New Hampshire Panfish Fishing
All about fishing for sunfish in NH lakes and ponds.
Throughout the state of New Hampshire you can find waters with populations of sunfish, including bluegill, pumpkinseed sunfish, rock bass, white perch and yellow perch. Ice fishing for perch is very popular, and a great way to introduce kids to fishing.
Panfish & Perch Lakes
While panfish can be found in most every type of water, major lakes typically contain larger populations of one or more species of sunfish. Major New Hampshire lakes with healthy populations of panfish include Bow Lake, Comerford Lake, Great East Lake, Lake Sunapee, Lake Wentworth, Lake Winnipesaukee, Mascoma Lake, Massabesic Lake, Moore Reservoir, Newfound Lake, Ossipee Lake, Paugus Bay, Silver Lake, Squam Lake, Umbagog Lake and Winnisquam Lake.
Top Producing Panfish Lures & Bait
Check out the top producing lures and bait for bluegill, redear sunfish, rock bass and warmouth, as well as other smaller sunfish. Click here for the best lures for white bass, yellow bass, white perch and yellow perch.
In-state panfish, sunfish and perch
World record: 4 lbs 12 oz
State Record: 2 lbs 0.64 oz
World record: 2 lbs 4 oz
State Record: 1 lbs 1.76 oz
World record: 3.0 lbs
State Record: 1 lbs 8 oz
World record: 4.6 lbs
State Record: 3 lbs 11.5 oz
World record: 4 lbs 3 oz
State Record: 2 lbs 6 oz
Click the images and links above for species details.
New Hampshire State Record Sunfish
The state record bluegill was caught from Goodwins Pond.
The state record pumpkinseed sunfish came out of Lake Winnipesaukee.
The state record rockbass was caught in Island Pond.
The state record white perch was caught out of Lake Winnipesaukee.
The state record yellow perch was caught from Head's Pond.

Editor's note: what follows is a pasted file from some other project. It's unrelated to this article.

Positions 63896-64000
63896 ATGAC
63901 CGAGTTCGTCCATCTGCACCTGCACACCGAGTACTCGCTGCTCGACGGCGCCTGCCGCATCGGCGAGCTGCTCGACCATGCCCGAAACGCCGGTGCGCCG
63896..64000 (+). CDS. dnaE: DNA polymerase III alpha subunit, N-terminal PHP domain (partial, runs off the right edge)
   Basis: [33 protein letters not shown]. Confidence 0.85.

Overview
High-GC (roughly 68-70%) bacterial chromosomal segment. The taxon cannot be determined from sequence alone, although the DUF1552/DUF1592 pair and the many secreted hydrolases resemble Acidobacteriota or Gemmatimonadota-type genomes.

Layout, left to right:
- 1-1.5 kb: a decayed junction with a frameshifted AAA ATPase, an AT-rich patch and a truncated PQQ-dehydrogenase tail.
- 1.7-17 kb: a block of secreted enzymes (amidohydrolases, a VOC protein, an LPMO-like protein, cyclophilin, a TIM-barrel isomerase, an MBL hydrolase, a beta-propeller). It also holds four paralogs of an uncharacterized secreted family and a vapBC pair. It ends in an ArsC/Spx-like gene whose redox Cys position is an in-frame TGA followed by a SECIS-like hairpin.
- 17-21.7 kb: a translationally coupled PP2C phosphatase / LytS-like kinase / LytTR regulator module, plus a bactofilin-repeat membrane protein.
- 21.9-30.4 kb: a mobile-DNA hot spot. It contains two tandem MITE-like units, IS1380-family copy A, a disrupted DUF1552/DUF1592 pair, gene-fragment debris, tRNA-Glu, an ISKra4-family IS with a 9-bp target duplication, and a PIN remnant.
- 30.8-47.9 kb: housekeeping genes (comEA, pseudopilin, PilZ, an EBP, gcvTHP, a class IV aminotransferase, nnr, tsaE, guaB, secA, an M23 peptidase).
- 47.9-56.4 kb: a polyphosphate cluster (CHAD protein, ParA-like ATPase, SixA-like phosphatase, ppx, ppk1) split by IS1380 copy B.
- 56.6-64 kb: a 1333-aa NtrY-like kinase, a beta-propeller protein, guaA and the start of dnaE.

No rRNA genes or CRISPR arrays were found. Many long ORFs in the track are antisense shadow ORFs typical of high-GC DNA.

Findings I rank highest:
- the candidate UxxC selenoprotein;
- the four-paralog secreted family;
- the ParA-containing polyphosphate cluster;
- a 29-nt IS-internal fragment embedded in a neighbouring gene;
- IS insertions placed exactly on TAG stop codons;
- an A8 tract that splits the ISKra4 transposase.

Panfish are prolific spawners and repopulate the waters as fast as they are harvested. A common problem with panfish fishing is that the waters are under-fished causing panfish to overpopulate. As a result they tend to stay small in size due to lack of food source.
The term "panfish" comprises many species, each called by a variety of names. The bluegill tops the list and is the most common.
One or more species of sunfish populate virtually all warm water streams, ponds and lakes throughout New Hampshire, and around the world for that matter. They can survive in waters that provide their natural food source of minnows, insects, crustaceans and worms. Their competitive nature amongst themselves, for food, makes them relatively easy to catch.
Bluegill Fishing Basics Video
The core principles shown in this video will work for most sunfish, perch and other panfish.
Sunfish information in other states.
Learn the lifecycle of a panfish
There is a host of panfish anglers can pursue. Visit the panfish fishing page for details on many of these sunfish you might encounter in New Hampshire fishing waters. The panfish fishing videos offer a first hand look a anglers catching panfish.